Upfronts 2018: NBC plays it safe (blog)

Eight new shows are slated for the network, with the most anticipated being another new medical drama.
New Amsterdam - Season: Pilot

Guest post by Bailey Wilson

Bailey Wilson is VP of investments at Magna, a division of Mediabrands. She will be blogging from the Upfronts throughout the week.

Unveiling its fall 2018 TV schedule from Radio City Music Hall in New York City, NBCUniversal didn’t bring anything super new to the table – which could be argued is a good spot to be in.

Ad-wise, there was little mention of its February announcement to cut ad time by 10% during primetime shows. While there has been industry chatter that the combination of rising costs and a decline in viewership could see more dollars shift elsewhere – this, confirmed by IPG Mediabrands latest Magna advertising forecast – the network has focused more on selling its content lineup than calming brand uncertainties.

Content-wise, NBC is giving freshman medical drama New Amsterdam (pictured) a big vote of confidence. The new series is set to launch this fall in the Tuesday 10 p.m. slot, following ratings powerhouse This Is Us. The upcoming series stars The Blacklist alum Ryan Eggold as a new medical doctor at the oldest hospital in NYC. My verdict: it looks promising and seems like a great fit to follow This is Us.

v2NBC’s other new drama, Manifest, gets a strong lead-in as well, airing at 10 p.m. on Mondays (directly after The Voice). The series, from executive producer Robert Zemeckis, is a mystery thriller about passengers on a plane who discover that five years have elapsed in the time they were in the air. Overall, the plot feels familiar, but the trailer is a bit confusing. I give it a solid one-season run.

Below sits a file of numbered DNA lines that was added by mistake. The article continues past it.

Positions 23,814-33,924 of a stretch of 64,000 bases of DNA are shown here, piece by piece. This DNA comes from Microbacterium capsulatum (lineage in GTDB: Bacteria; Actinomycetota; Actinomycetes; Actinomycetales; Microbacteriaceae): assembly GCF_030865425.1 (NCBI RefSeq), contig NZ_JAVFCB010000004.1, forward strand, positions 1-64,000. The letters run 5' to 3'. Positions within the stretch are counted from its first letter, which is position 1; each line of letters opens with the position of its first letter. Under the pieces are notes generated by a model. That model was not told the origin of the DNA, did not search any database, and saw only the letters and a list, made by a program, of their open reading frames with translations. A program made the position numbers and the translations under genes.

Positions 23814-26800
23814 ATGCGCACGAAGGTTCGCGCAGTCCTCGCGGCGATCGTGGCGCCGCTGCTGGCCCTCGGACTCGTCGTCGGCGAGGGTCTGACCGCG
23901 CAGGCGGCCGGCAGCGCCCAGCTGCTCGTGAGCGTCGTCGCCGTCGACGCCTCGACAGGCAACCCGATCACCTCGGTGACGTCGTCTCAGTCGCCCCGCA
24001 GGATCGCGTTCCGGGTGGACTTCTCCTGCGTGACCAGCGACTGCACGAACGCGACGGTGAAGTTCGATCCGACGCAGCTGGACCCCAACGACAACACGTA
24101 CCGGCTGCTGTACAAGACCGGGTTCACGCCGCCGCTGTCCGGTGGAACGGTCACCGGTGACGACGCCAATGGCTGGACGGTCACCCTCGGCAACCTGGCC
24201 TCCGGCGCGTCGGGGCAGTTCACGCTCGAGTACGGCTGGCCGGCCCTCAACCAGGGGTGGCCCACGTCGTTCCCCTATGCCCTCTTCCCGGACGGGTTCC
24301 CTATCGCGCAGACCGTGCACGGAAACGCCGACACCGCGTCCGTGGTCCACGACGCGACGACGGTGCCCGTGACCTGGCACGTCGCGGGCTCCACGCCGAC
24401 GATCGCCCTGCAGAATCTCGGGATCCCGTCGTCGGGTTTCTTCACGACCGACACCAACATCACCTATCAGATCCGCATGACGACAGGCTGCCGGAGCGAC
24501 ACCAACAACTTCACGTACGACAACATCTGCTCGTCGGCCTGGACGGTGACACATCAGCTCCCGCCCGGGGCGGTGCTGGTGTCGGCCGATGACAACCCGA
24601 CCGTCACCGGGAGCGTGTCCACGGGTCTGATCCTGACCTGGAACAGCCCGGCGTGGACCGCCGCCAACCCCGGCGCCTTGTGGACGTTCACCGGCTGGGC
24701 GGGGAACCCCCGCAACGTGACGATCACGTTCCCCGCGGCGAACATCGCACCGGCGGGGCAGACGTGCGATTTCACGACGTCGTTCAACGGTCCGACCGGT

Of the eight newcomer shows, drama The Enemy Within looked like it had potential, but The Village showed a strange trailer that left me in the dark.

Meanwhile, all three Chicago shows will air back-to-back on Wednesdays, with Chicago Med leading off at 8 p.m., followed by Chicago Fire and then Chicago PD.

Winter will bring about the new comedy, Abby’s, which is frankly painful-looking, as well as the second season of Good Girls. It’s also when NBC will roll out the resurrected Brooklyn Nine-Nine, which it acquired just one day after Fox cancelled the show.

Beginning in January, The Blacklist shifts to Fridays at 9 p.m. (which cannot be a great sign since this is where shows are moved to die). Until then, Midnight, Texas will fill the 9 p.m. slot, having aired its first season over the summer on Mondays. Blindspot will remain as an opener to both, airing Fridays at 8 p.m.

The verdict is still out on the return of Timeless and Champions.

Thursday’s comedy block begins with Superstore followed by The Good Place. The second revival season of Will & Grace at 9 p.m. leads into freshman comedy I Feel Bad from writer and creator Aseem Batra and executive producer Amy Poehler. Of all the new shows, this one tops my list of favourites. Season 20 of Law & Order: SVU will round out Thursday nights, airing at 10 p.m. as a dramatic night cap to an evening of comedy.

On the unscripted side, America’s Got Talent winners from around the world will unite in AGT: The Champions on Mondays in January and February while The Voice is on break. Ellen’s Game of Games will launch midseason at 8 p.m. on Tuesdays. Newcomer The Titan Games from Dwayne Johnson (producer and host), Danny Garcia and producers of American Ninja Warrior will air on Wednesdays at 8 p.m. for a limited run this winter.

The Upfront closed out with a performance by the hosts of Jennifer Lopez’s hit World of Dance, which will move to Sundays at 8 p.m. this spring after football, leading in to Good Girls.

Overall, the slate was safe, but it felt like a decent kickoff to Upfronts week.